SEC ‘deeply regrets’ errors related to crypto firm enforcement case

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The commission acknowledged it had not been “accurate and candid” in earlier filings but said sanctions were not warranted, as its staff didn’t engage “in any bad faith conduct.”

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SEC ‘deeply regrets’ errors related to crypto firm enforcement case

Lawyers representing the United States Securities and Exchange Commission have responded in court over claims they spun a “false narrative” to avoid dismissal of an enforcement case against a mining software firm.

In Dec. 21 filings in U.S. District Court for the District of Utah, Northern Division, the SEC said it had failed to be “accurate and candid” in earlier court filings claiming software firm Debt Box closed certain bank accounts and planned to relocate to the United Arab Emirates in an alleged attempt to escape the commission’s jurisdiction. According to the filing, the SEC failed to correct a misrepresentation of facts presented to the court to secure a temporary restraining order to freeze assets.

“The Commission takes this Court’s concerns seriously and deeply regrets these errors,” said the SEC. “Agency officials are taking steps to ensure those errors are not repeated in this action or other proceedings.”

Source: Courtlistener

In a separate declaration, SEC enforcement director Gurbir Grewal apologized on behalf of the commission, acknowledging it had “[fallen] short” of standards to present accurate evidence to the court. He said the enforcement division would have additional training starting in January 2024.

The case stemmed from a July lawsuit filed by the SEC, which alleged that Debt Box perpetrated an illegal $50-million crypto scheme. The court granted the SEC a temporary restraining order to freeze the company’s assets in August. However, it reversed its decision in November after determining that the commission represented evidence regarding Debt Box’s bank accounts and intentions to move to the UAE.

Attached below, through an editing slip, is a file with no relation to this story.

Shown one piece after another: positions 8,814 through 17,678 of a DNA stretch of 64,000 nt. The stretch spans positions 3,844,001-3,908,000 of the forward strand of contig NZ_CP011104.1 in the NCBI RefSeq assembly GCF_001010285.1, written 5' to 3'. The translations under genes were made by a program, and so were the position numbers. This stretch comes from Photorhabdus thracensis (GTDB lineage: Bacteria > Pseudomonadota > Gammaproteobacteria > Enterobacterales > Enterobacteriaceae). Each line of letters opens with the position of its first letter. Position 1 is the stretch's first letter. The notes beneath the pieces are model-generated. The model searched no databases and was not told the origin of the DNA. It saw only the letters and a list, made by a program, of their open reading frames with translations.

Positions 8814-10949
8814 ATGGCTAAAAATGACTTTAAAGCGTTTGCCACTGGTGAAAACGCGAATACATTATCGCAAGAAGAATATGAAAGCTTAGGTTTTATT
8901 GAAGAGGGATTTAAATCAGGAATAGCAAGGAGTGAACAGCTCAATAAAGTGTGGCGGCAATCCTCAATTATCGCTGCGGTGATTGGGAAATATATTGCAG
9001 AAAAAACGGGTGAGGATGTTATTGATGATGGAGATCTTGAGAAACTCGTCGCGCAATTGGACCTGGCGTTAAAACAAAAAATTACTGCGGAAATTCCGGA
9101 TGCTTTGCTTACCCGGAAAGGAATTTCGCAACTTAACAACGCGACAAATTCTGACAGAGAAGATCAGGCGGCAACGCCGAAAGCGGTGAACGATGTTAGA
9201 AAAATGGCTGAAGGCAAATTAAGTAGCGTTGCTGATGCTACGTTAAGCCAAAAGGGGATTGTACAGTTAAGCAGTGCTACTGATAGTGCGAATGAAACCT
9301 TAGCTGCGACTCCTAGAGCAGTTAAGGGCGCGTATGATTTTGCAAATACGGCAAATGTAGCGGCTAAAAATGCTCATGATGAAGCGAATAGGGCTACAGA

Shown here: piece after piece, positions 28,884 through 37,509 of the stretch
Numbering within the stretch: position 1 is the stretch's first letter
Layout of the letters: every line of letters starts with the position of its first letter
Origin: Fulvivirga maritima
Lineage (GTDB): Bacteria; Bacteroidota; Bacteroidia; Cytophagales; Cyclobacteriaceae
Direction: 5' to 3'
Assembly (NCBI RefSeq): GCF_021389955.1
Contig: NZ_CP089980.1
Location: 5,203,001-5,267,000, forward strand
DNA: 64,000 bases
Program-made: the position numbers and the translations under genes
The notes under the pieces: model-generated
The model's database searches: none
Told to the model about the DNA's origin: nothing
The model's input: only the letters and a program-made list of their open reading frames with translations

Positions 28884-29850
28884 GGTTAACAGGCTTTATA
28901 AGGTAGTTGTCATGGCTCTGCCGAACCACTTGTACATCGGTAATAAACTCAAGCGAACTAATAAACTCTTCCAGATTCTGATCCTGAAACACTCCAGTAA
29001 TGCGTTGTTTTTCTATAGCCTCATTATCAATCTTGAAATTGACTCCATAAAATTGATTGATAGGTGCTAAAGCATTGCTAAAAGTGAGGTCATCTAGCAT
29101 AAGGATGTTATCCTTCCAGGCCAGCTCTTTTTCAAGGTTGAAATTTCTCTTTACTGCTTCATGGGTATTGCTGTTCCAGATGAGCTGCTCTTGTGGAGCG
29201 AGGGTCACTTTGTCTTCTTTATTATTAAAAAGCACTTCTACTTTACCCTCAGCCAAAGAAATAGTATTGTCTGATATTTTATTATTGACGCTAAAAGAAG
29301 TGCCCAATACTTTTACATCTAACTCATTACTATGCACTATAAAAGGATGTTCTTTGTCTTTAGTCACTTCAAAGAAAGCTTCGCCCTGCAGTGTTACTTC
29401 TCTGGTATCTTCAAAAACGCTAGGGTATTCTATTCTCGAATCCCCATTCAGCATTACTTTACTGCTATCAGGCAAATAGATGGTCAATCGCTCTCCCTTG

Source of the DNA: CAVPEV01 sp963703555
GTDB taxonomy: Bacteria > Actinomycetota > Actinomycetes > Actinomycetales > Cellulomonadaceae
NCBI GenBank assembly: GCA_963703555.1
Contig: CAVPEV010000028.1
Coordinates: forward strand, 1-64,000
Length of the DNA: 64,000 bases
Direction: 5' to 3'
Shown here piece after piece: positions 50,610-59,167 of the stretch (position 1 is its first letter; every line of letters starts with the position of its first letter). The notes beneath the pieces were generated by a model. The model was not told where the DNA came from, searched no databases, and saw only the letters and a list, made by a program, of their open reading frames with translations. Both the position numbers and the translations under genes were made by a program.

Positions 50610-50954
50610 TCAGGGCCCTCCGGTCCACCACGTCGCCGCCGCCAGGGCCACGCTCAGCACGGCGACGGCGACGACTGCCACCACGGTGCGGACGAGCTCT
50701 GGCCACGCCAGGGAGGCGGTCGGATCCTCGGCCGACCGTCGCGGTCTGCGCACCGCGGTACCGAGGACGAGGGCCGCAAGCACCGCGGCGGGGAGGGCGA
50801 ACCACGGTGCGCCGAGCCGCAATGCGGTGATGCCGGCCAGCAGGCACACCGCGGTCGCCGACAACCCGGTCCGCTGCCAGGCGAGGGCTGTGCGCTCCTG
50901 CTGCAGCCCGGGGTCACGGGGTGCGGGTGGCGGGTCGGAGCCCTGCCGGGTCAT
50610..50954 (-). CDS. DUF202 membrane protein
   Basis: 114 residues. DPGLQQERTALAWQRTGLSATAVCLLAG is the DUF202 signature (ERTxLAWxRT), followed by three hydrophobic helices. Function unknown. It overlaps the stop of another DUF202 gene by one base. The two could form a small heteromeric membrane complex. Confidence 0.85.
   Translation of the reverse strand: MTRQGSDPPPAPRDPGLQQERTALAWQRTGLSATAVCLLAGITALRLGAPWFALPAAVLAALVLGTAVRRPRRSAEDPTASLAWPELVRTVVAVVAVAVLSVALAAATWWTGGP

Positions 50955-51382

Judge Robert Shelby, overseeing the SEC’s case against Debt Box, suggested the commission could face sanctions due to its inaccurate statements. According to the SEC, sanctions were not warranted as its staff didn’t engage “in any bad faith conduct”:

“The Commission’s representatives failed to accurately characterize the bases for their factual assertions, failed to identify inferences as such and to explain the bases for those inferences, and failed to identify inaccuracies in those assertions once discovered.”

Related: Community responds to Gary Gensler’s latest jab toward crypto

On Dec. 4, lawyers for Debt Box filed a motion to dismiss, saying the SEC made false allegations in earlier filings and “fail[ed] to meet the basic pleading standards” for the case. The case has drawn attention from many in the crypto space, including representatives of firms facing enforcement action by the SEC.

“In most cases [the SEC’s admission] wouldn’t be such a big deal because the other party would argue the other side,” said Ripple chief technology officer David Schwartz in a Dec. 22 X reply. “But here, this was an ex parte ‘emergency’ proceeding with the SEC asking for immediate, extraordinary relief giving no opportunity for the other side to be heard.”

The SEC admission and the claims from Debt Box were a seemingly rare rebuke by a court as the commission pursues multiple enforcement cases. The commission has civil cases pending against Terraform Labs, Binance, Coinbase, Ripple, Kraken and others.

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